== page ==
MD Parties Strike Simulcast Deal; Dates OK'd

Rosecroft Raceway will begin taking Thoroughbred simulcasts again Jan. 1, 2013.

by John Scheinman

On the day the recently forged 10-year agreement between stakeholders in the Maryland racing industry received a formal presentation before the Maryland Racing Commission, a little Christmas bonus was included with the package.

Representatives of the Maryland Jockey Club and Penn National Gaming announced Dec. 18 they have reached a two-year agreement allowing for cross-breed simulcasts between Thoroughbred tracks and the Rosecroft Raceway harness track near Washington, D.C. The two sides had entered into binding arbitration Dec. 10 but reached an independent two-year deal minutes before the start of the commission meeting at Laurel Park.

Beginning Jan. 1 Rosecroft, owned by Penn National Gaming Inc., will be able to receive full-card simulcast signals and accept bets from Thoroughbred racetracks around the country, including the live signal from Laurel and Pimlico Race Course. The MJC betting facilities will be able to show harness races and accept wagers on them.

"It's something we strived for when we bought Rosecroft," said Chris McErlean, vice president of racing for PNGI.

No terms of the deal were revealed.

Rosecroft, along with live harness racing, has been offering Standardbred and Quarter Horse simulcasts only seven days a week. It previously was a solid pari-mutuel handle market for the MJC tracks.

In 2006 the MJC and Rosecroft signed a 15-year agreement for cross-breed simulcasts that called for the harness track to pay $5.9 million a year for the rights to the signals. The MRC shut off simulcasts to Rosecroft April 29, 2009, after the track owners fell $2 million behind in payments to the MJC.

Rosecroft went bankrupt and was closed in 2010. PNGI bought the track in February 2011.

The MJC settled all outstanding lawsuits and claims during Rosecroft's bankruptcy in 2011, and the only thing standing in the way of a new deal with PNGI was a negotiated revenue-sharing split, according to MJC president Tom Chuckas, the former chief executive officer at Rosecroft.

"The resolution of the cross-breed agreement is another item on the list, with the 10-year agreement, to put all issues behind us to move forward in the industry," Chuckas said.

PNGI had briefly entered into a joint venture with Frank Stronach in 2010 to own and operate Laurel and Pimlico, as well as share real estate with the MJC, but that deal was abandoned a year later.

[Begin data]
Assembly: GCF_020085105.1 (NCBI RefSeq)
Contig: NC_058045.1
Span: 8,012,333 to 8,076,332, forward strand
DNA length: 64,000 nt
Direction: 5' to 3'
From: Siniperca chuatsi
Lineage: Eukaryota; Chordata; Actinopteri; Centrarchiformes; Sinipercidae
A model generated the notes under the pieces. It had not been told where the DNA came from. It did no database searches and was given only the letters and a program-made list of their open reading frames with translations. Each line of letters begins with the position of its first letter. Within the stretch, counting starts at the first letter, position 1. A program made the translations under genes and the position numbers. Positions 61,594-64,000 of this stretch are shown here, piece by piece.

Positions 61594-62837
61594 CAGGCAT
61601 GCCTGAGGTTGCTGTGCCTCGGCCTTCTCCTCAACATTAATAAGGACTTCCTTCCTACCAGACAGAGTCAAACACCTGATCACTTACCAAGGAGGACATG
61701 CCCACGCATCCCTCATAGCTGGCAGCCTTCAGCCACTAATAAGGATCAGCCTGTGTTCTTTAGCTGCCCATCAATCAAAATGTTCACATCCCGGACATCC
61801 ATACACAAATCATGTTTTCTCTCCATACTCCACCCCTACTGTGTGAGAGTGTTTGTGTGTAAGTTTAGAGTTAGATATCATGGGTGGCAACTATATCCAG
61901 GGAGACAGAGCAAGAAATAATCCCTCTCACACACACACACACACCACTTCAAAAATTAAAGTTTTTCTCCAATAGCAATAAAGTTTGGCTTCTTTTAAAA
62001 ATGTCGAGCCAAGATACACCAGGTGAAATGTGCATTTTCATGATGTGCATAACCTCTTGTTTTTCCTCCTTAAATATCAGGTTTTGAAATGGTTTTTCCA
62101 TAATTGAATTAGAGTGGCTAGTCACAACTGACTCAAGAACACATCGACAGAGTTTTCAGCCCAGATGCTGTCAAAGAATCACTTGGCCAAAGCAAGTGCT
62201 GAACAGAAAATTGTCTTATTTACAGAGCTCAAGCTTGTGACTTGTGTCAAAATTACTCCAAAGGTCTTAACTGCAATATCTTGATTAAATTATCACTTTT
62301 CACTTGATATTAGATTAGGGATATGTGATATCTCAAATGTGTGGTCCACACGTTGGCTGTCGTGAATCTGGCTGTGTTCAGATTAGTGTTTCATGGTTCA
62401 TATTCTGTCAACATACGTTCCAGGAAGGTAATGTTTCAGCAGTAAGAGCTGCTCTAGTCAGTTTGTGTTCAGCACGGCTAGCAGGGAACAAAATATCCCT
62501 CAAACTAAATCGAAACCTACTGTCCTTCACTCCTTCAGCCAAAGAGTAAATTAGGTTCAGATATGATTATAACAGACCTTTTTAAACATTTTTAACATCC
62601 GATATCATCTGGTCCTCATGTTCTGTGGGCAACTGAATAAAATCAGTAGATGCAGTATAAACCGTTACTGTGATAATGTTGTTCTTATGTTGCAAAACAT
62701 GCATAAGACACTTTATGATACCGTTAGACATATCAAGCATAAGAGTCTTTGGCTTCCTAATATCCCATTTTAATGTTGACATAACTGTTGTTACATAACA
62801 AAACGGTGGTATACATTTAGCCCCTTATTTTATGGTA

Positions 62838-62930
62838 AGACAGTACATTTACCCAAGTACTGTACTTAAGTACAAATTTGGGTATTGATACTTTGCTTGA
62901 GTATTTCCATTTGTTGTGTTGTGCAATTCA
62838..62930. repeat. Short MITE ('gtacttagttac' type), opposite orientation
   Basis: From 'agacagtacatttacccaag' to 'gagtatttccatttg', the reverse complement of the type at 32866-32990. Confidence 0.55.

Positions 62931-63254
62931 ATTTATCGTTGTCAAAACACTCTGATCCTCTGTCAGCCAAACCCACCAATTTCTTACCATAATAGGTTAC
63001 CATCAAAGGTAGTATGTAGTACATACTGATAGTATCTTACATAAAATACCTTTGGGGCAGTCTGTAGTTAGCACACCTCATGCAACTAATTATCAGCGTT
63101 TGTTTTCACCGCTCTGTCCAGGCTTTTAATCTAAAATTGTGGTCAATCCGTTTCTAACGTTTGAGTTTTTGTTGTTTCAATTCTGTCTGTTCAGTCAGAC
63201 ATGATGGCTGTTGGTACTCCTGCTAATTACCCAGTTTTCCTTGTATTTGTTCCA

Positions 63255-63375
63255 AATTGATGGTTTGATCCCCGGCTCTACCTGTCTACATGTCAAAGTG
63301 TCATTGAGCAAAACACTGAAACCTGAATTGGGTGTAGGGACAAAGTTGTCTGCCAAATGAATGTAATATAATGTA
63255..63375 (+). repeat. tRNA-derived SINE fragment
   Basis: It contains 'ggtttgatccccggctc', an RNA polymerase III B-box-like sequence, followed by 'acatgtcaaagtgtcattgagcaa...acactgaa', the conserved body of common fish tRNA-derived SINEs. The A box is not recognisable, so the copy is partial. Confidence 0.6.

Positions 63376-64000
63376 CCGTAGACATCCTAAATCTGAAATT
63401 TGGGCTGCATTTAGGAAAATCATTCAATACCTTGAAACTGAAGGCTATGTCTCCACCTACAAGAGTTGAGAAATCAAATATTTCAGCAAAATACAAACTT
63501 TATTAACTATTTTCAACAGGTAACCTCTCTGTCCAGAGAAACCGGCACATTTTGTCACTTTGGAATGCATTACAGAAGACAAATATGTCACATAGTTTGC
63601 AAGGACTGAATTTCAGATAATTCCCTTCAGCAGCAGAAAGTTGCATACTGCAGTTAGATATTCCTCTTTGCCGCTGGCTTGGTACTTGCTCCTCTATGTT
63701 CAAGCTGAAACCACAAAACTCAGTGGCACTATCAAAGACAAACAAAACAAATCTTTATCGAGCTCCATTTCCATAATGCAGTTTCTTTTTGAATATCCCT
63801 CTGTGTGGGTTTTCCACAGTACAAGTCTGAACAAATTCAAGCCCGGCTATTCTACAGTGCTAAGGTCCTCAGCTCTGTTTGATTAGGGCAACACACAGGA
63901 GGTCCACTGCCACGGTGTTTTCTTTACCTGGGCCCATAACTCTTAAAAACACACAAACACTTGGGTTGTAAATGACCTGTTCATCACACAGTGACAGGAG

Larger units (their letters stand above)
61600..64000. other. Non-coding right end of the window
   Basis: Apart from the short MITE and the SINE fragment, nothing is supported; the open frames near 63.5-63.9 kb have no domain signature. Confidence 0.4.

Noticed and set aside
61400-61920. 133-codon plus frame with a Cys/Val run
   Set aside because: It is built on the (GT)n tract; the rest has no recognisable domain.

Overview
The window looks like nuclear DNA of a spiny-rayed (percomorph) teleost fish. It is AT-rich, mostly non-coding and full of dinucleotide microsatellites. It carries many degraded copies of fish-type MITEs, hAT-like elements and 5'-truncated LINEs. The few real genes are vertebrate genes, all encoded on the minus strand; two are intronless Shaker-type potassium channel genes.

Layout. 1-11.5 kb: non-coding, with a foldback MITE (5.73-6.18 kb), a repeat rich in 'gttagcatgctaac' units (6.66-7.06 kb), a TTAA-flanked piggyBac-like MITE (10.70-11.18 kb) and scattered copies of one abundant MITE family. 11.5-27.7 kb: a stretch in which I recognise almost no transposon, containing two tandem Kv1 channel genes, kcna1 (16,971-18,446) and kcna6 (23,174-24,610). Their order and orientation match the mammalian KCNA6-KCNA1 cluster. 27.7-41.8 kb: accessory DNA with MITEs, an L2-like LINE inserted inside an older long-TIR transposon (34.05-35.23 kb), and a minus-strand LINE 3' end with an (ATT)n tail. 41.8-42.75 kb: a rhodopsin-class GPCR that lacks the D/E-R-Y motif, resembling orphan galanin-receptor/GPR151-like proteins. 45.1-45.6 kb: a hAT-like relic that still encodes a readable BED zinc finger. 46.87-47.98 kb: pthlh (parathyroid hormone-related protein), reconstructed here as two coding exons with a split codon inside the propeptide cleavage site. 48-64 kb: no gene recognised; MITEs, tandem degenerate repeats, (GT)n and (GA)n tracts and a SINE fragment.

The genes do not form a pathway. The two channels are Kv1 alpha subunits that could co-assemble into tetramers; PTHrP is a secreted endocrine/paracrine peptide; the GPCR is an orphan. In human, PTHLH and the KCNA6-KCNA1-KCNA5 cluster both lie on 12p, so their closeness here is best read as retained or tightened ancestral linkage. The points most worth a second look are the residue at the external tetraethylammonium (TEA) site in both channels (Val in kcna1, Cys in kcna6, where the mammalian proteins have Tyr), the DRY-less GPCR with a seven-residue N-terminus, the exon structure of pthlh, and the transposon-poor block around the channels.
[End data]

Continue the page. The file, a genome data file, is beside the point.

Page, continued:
On Dec. 18 the MJC and PNGI sought immediate approval of the deal, but the racing commission's counsel advised members not to give their blessing without seeing the terms. Ultimately, the MRC approved the deal subject to review by chairman Bruce Quade.

Earlier in the meeting congratulations and thanks went around for the comprehensive 10-year deal signed Dec. 14 by the MJC, the Maryland Thoroughbred Horsemen's Association, and the Maryland Horse Breeders' Association that sets the stage for the revitalization of the sport in the state.

"I've been at this a long time, and I've seen some real high moments and real down moments here in Maryland," said Alan Foreman, general counsel to the Maryland THA. "There were times that down felt like up. We now have the ability to focus on racing here."

While most of the information about the agreement already had been made public, a few new details emerged:

The MJC will build 150 new stalls at Laurel in 2013 with 150 more to follow in 2014. Also, 300 new or renovated stalls are planned at Pimlico, with a total number of 1,900 being available to horsemen by the time the Bowie Training Center is closed in 2014.

The focus of capital improvements at the tracks will begin at Pimlico, the home of the Preakness Stakes (gr. I). Chuckas said a complete analysis for renovation is being conducted, and an announcement of plans will be made by Feb. 1, the deadline for application for 50% matching funds from the state Racetrack Facility Renewal Account.

Approximately 200 backstretch workers currently living at the Bowie Training Center will be relocated to Laurel and Pimlico when the center closes and new housing would be built, according to Chuckas. He did not know the number of new dormitories that might be needed.

Chuckas also announced the MJC would build new off-track betting facilities in the state.

Also at the meeting, the commission approved the 2013 racing schedule for Laurel and Pimlico, which will feature 146 days of live racing. The schedule opens with the Laurel winter meet, which includes 51 live days across 13 weeks with 16 stakes worth nearly $2.3 million. 

A key feature to the new calendar is the continuation of live racing at Pimlico following the Preakness for the first time since 2008. Pimlico will offer nine additional days of live racing after the second leg of the Triple Crown on a Friday-Saturday-Sunday schedule concluding on Belmont Stakes (gr. I) day.